children is astounding.
When the Young family purchased the property they made internal
structural changes. Initially used by the family as a residence,
Nelson and his wife Cora added the wall at the rear of the building
in order to accommodate a kitchen, and walls for bedrooms. The
Youngs lived in the tiny residence with their three youngest
children, nine others including James had left home by this time.
1973 Nelson and Cora had moved into the city of Charlotte. It
was then that they conveyed the property to Reverend Young and his
wife Vera. Young converted the property to an auto shop.
He demolished most of the internal walls and built the large garage
door that now exists on the east side of the property. Young
closed his shop in the 1980’s, and the property began to serve
primarily as a dumping ground.
The Siloam Schoolhouse is located near the intersection of John
Adams Road and West Mallard Creek Church Road. It stands on a
one-acre lot approximately 150 feet from John Adams Road, at the top
of a steep hill. The schoolhouse is a one-story front gabled wood
shingled structure. The building rests on rectangular brick piers,
which run in five rows, each containing five piers for a total of
twenty-five. The moderately sloped roof is covered with 3-v
metal sheets, with exposed rafter ends.
The front façade of the building, which faces north, is three bays
wide. The front entrance, currently without a door, is reached
by three-riser high set of stairs, which is currently in very poor
condition. A small wood awning covered with green roof
shingles shelters the doorway. A small louvered vent is
located above the doorway. On either side of the door are
six-over-six double-hung windows. Most of the glazing is missing.
Originally the east elevation of the building contained five large
fixed-pane windows, approximately eight feet in height. These
windows are typical of schoolhouses of the era and would have
provided light to the un-electrified school. Of the original
six windows only three are extant. The center of the wall
currently has a large opening. The opening at one time accommodated
a large wooden garage-type door, which was installed by James Young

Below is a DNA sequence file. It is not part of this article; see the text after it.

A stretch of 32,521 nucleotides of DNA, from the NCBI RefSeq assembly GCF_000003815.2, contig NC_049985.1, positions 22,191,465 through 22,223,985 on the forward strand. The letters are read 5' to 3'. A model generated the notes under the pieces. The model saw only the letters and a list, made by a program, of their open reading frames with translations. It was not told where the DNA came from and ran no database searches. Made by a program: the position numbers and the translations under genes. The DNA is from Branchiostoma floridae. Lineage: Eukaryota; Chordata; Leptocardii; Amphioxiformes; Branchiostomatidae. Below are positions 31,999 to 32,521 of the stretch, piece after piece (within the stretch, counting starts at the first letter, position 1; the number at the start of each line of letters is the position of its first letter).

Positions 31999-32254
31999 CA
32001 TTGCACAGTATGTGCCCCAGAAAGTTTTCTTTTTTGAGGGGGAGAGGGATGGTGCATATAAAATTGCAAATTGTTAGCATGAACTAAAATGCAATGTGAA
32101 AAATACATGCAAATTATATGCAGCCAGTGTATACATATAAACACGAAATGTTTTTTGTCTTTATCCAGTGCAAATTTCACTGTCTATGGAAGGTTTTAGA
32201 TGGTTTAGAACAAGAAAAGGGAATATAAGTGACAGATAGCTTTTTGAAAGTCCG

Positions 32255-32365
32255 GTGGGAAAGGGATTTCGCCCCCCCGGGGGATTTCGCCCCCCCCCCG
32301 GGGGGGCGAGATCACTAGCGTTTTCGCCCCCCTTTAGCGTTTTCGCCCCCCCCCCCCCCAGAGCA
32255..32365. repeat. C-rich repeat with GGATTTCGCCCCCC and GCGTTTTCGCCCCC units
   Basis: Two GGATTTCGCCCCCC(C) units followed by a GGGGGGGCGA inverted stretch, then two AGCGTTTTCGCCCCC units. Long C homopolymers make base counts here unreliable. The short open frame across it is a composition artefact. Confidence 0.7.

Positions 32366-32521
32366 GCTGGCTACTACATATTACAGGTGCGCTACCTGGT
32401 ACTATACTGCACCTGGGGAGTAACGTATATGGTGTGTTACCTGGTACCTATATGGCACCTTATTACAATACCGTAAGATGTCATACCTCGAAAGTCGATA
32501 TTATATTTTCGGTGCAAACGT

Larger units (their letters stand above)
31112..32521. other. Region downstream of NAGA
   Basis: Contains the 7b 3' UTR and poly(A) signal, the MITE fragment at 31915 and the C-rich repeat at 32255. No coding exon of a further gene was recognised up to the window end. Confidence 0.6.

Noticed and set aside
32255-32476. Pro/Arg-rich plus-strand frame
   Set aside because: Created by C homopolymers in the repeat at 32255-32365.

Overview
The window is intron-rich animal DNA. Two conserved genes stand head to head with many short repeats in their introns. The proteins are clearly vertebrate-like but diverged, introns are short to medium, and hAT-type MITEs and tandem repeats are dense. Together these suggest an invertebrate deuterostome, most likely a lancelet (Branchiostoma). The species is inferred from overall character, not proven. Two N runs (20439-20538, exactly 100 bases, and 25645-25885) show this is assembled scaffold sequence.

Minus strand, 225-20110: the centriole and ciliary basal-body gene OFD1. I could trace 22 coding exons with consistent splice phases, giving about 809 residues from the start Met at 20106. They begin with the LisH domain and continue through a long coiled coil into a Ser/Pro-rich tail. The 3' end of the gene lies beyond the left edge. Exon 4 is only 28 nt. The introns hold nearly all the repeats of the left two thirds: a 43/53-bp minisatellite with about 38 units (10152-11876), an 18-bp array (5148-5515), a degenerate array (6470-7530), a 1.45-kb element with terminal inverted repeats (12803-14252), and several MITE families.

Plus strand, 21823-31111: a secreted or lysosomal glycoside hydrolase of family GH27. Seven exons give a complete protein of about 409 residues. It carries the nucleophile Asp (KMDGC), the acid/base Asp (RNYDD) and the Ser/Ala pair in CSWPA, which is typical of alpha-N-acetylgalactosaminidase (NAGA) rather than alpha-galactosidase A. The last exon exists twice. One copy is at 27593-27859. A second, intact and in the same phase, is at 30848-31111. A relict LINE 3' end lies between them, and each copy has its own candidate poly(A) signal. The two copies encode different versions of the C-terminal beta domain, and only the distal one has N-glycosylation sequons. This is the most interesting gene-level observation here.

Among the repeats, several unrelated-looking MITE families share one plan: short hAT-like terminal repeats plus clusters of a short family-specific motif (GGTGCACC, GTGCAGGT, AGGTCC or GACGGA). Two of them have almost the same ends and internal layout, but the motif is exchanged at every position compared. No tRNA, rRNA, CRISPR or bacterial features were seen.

in the 1970’s to accommodate his automotive business.
Currently the door is all but gone, with the exception of a few
panels that hang from the top of the doorframe. A brick chimney
flanks the north side of the doorway.
The east façade of the building has more random fenestration, with
two levels of irregularly placed windows. A window, now
boarded, is located in the middle of the lower level. Near the
rear/south end of the facade is a doorway. The doorway is
sheltered by a shed roof. Closer to the roofline are three
small fixed-pane windows. The south façade of the building is the
simplest and contains one window and a door that is also sheltered
by a corrugated metal awning.
The interior of the building measures approximately 22 feet across
and 40 feet in length. Originally a single room, the interior of the
building has undergone a number of renovations. Currently the
front of the building has a small vestibule that is formed by the
walls of two small rooms, which flank either side of the front
entrance. It is not clear when these rooms were added, or what
their purpose was. Their dimensions preclude their use as
sleeping quarters, and were probably used by either the Young family
or James Young’s automotive business as storage space. Both rooms
originally opened into the large main room, and had doors, which are
currently missing. The exterior door and that between the
vestibule and the main room are no longer present.
The large main room measures 22 feet wide by 29 feet in length.
In the 1950’s the room was divided into living and sleeping
quarters. When James Young turned the dwelling into an automotive
garage in the 1970’s he removed those dividing walls. In the
southwest corner of this room is a chimney that vented a
coal-burning stove. At the rear of the building is a 22 foot wide by
8 foot deep room. The partitioning wall that forms this room was
not part of the original schoolhouse structure. Nelson Young
partitioned the room from the rest of the buildings space when he
bought the house in 1951 to accommodate a kitchen.
The wooden floors of the building are in varying states of
disrepair. While intact in much of the building, in other places the
floor has rotted out. Most of the interior walls are covered
in beadboard, as is a portion of the ceiling. In much of the
building however the ceiling has been removed and the space is open
to the rafters.